As I read all of these, I was so proud of the things my sweet girl wants to aim for this year.
But then...I got to the last one:
"This year I am not going to bother my mom when she is doing crafts."
- I'd just like to say that Jillian is not my child that tends to "bother" me when I'm doing crafts.
- In my defense, I really and truly aim to just do "crafts" on my own time, either when the kids are at school, or after they've gone to bed. Or when they're hanging out with my husband, as he is truly an amazing husband that understands my need to do stuff in my craft room. It keeps me sane. But moving on...
- I used quotes around "crafts" because it's actually rare that I do what I would consider "crafts." I think what Jillian is actually referencing is "work," as I am lucky enough to stay pretty darn busy with Silly Jillybeans orders. And again, she's typically not the child in the family that thinks they can wander freely into and out of my craft room, either to tell me something, explore, and/or pick up something...
OR - maybe...maaaaaaaybe, she knows that it's not something that' really an issue - even a moot point - and so, therefore, it would be a good resolution, and easily achievable!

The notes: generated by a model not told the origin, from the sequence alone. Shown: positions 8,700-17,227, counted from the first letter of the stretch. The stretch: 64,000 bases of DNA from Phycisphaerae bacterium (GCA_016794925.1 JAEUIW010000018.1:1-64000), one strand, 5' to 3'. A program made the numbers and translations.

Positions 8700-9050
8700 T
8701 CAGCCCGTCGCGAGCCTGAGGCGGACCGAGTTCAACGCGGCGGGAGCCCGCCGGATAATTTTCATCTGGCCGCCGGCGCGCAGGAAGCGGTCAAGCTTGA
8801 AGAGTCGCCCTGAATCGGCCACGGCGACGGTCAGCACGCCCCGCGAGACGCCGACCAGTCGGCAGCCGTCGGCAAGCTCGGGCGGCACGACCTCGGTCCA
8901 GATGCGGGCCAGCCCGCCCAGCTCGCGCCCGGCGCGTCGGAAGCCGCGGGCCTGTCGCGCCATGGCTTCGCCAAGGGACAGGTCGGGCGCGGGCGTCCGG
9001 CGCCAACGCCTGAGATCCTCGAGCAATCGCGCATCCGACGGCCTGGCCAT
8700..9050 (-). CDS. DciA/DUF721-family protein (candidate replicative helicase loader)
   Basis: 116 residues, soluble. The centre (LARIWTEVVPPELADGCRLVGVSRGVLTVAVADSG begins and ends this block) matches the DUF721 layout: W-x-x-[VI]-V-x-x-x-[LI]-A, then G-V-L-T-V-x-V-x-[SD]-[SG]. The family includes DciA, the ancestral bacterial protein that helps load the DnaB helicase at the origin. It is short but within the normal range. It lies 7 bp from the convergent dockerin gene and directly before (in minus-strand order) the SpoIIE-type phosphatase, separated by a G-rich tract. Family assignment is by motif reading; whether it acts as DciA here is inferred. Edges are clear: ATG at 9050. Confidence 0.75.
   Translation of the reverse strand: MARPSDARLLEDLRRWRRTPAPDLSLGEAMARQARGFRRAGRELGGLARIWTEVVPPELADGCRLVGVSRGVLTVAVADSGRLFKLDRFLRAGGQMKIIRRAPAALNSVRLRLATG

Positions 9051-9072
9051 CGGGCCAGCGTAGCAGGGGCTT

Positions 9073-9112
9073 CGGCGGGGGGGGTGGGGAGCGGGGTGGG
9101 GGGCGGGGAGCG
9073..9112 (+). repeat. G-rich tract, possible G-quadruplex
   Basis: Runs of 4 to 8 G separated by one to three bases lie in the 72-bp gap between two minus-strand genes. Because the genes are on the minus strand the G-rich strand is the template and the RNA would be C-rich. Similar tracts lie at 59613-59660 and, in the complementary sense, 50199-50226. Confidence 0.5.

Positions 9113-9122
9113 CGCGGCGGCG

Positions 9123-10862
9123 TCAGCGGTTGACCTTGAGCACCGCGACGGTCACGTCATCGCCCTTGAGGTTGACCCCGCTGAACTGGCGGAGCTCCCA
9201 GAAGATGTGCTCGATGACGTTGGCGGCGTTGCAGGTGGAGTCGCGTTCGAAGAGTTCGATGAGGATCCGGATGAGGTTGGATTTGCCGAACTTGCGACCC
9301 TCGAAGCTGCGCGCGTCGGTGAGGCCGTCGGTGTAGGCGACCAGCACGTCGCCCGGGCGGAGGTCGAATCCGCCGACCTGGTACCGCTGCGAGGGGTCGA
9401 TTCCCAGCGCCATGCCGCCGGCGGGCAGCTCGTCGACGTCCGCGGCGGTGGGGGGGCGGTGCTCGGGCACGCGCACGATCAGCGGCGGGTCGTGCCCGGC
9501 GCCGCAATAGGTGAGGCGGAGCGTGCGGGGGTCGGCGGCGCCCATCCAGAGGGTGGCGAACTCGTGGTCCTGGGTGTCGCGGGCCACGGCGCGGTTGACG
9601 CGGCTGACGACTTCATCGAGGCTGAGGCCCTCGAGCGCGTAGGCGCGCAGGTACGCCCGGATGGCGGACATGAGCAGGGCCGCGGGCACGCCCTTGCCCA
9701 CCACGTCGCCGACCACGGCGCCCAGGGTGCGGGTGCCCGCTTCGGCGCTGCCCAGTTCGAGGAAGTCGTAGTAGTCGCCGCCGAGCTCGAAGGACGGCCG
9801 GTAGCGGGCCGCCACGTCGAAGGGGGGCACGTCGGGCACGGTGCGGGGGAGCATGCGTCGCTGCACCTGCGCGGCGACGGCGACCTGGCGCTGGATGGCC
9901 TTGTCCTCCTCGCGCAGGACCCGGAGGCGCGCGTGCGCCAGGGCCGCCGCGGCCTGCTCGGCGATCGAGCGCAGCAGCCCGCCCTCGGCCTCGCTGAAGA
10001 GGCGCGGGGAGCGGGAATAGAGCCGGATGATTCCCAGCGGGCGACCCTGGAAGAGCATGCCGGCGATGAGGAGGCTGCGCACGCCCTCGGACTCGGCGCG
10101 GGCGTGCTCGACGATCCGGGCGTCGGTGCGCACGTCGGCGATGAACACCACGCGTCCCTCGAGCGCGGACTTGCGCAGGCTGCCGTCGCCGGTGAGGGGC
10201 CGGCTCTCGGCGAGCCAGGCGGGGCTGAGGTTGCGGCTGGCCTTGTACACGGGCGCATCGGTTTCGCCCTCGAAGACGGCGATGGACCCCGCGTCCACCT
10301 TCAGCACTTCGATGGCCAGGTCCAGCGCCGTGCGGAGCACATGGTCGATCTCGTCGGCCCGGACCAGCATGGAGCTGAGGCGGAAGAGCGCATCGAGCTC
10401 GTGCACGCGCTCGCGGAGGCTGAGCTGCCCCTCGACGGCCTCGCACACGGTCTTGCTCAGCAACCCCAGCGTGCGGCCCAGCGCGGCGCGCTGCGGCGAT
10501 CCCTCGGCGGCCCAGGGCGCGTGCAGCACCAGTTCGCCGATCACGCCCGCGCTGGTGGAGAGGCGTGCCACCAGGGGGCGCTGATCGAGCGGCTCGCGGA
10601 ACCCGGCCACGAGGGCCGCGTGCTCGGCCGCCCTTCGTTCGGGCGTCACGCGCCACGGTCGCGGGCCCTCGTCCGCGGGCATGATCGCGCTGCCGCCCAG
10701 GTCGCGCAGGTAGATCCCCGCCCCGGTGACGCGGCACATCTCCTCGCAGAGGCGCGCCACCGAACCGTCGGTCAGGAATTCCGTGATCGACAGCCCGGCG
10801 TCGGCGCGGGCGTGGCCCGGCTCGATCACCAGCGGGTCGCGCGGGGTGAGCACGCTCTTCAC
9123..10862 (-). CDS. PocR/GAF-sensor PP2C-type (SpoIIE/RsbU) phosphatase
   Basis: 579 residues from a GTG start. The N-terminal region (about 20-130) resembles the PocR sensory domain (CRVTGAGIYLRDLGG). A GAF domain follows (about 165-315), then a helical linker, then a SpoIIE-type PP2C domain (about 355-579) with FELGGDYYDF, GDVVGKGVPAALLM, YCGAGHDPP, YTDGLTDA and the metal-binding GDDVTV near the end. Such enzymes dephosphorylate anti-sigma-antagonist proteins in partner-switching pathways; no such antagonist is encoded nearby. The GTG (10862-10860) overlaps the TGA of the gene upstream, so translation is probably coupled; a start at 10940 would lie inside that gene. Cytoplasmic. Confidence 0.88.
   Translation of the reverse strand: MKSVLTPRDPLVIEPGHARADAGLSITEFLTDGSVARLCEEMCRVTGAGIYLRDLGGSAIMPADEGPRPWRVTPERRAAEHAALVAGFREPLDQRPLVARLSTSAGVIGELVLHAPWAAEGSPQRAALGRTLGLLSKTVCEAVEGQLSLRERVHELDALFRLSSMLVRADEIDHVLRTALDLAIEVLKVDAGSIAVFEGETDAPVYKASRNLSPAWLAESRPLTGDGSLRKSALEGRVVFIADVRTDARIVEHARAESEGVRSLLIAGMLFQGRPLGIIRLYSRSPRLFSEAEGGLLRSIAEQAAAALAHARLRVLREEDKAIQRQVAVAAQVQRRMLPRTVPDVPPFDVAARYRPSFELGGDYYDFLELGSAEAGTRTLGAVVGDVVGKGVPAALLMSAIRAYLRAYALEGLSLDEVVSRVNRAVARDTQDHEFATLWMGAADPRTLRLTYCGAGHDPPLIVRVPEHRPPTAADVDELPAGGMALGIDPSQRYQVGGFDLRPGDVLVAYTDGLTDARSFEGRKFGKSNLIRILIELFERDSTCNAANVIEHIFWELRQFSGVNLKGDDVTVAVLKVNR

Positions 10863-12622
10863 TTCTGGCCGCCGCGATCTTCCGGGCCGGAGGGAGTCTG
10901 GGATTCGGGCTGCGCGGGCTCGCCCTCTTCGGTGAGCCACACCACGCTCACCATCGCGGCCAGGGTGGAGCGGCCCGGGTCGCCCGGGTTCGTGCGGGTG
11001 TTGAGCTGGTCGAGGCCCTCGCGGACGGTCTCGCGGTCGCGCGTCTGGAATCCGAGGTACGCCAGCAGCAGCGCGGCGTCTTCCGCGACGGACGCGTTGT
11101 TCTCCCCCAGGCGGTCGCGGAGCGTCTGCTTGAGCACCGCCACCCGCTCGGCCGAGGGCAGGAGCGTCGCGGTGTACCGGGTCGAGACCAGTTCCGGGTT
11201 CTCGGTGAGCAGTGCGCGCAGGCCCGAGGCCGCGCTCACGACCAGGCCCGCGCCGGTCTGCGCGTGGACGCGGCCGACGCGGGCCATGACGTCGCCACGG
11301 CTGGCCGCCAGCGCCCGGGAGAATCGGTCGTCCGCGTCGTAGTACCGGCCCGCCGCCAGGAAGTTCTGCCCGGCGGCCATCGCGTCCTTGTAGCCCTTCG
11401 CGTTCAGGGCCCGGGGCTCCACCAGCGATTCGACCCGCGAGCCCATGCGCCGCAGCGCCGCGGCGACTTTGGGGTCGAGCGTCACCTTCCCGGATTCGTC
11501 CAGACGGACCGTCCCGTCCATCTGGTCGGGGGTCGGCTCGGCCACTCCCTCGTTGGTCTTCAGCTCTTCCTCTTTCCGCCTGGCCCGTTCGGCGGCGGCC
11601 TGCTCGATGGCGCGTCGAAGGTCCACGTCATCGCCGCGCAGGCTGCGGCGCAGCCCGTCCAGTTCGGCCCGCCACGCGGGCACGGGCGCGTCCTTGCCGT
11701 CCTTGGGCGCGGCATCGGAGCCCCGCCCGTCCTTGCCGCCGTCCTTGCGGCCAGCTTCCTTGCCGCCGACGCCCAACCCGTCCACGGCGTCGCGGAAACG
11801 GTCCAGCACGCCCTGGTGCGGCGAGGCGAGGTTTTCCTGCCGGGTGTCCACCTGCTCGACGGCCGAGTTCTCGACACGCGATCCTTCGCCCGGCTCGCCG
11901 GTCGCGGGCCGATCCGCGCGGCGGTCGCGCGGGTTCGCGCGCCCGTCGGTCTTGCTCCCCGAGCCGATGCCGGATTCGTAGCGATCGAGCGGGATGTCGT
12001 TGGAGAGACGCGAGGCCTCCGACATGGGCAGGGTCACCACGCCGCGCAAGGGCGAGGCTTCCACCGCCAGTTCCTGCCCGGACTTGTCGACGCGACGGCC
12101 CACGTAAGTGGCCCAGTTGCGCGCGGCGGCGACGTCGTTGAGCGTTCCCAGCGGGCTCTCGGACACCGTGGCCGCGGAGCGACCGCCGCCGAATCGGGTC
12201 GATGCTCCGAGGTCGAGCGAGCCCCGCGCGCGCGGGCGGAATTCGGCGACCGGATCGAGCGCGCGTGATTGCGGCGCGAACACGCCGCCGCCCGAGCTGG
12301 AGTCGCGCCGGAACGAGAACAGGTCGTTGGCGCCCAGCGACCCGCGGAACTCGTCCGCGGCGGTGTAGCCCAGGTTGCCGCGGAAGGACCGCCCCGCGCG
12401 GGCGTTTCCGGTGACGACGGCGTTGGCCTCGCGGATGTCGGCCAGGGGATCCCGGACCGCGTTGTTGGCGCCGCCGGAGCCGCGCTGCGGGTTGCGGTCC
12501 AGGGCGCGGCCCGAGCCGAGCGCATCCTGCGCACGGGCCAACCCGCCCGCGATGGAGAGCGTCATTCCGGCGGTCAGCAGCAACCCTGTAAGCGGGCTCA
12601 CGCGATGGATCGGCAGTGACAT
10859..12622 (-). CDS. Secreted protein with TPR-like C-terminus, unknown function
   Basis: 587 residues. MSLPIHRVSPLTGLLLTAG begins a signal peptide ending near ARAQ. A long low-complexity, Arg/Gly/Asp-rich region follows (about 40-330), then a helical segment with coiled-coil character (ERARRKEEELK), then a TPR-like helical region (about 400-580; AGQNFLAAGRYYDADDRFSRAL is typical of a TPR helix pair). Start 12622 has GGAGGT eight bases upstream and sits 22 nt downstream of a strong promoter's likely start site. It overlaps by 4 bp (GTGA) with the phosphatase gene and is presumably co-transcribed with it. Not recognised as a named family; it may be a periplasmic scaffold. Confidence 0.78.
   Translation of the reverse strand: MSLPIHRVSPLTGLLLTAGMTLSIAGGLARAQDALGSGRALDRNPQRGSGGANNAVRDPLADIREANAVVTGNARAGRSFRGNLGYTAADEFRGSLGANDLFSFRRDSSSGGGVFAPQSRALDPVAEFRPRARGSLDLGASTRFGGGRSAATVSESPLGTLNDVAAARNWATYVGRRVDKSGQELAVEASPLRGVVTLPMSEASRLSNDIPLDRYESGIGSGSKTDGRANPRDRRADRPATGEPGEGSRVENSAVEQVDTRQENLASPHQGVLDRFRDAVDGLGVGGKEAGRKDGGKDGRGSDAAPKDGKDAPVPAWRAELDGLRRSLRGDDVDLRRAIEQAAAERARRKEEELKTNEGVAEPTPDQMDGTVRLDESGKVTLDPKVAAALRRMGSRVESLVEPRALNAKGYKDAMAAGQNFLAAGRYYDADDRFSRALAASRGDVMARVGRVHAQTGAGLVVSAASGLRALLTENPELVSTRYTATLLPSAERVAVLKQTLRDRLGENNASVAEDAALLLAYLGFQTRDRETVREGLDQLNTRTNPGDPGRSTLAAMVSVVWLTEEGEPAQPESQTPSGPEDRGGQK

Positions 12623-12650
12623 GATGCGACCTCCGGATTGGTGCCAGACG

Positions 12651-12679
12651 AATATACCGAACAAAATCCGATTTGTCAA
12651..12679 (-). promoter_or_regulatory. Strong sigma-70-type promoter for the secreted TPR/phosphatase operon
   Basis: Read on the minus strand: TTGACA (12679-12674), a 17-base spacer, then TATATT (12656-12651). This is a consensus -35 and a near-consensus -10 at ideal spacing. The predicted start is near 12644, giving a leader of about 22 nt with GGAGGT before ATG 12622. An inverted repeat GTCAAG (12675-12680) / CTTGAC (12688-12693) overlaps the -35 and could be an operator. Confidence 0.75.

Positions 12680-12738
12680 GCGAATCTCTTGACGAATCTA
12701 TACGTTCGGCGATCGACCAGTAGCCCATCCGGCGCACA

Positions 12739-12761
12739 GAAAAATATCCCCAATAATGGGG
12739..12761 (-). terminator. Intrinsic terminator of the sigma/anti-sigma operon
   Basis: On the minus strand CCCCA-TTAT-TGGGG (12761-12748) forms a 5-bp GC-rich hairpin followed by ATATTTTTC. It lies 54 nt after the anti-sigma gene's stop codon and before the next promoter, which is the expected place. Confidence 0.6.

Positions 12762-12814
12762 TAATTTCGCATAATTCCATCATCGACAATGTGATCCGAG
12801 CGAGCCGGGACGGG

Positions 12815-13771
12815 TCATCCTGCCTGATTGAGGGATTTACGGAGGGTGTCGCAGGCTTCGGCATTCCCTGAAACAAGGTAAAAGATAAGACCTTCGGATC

Or maybe I'm reaching a bit.
In any case, this doesn't do me any favors in terms of the "Mommy Guilt" that is basically a way of life at this point. It's there. All the time. In a variety of ways. Y'all know what I'm talking about, right?
BUT! The good news? This resolution was LAST on a list of (a required?) 10 items.
I don't know about y'all, but in my experience, something that is written last on an assignment like this is often a struggle to have thought of...right? RIGHT???
Nevertheless, I was called out by my sweet 2nd grader in her resolutions. But this is good. It's good that I know all of the goals she is striving for, as I want to make sure I do my best to facilitate and encourage those goals. It's just that in terms of this one, particular resolution, the work will need to done more on my part: to talk with her about whether she remember certain instances of when she felt she was "bothering" me; and, to be more cognizant of the time I spend "doing crafts" - both in terms of the amount of time and my choice of timing, as well as the attitude I put forth during those times, in an effort to minimize the possibility of inaccurate perceptions of Jillian being a bother.
So there ya go. I just realized that what I have written above could have easily been titled:
"How to over-analyze your child's classroom writing assignment, and, subsequently, add to an already abundant amount of 'Mommy Guilt.'"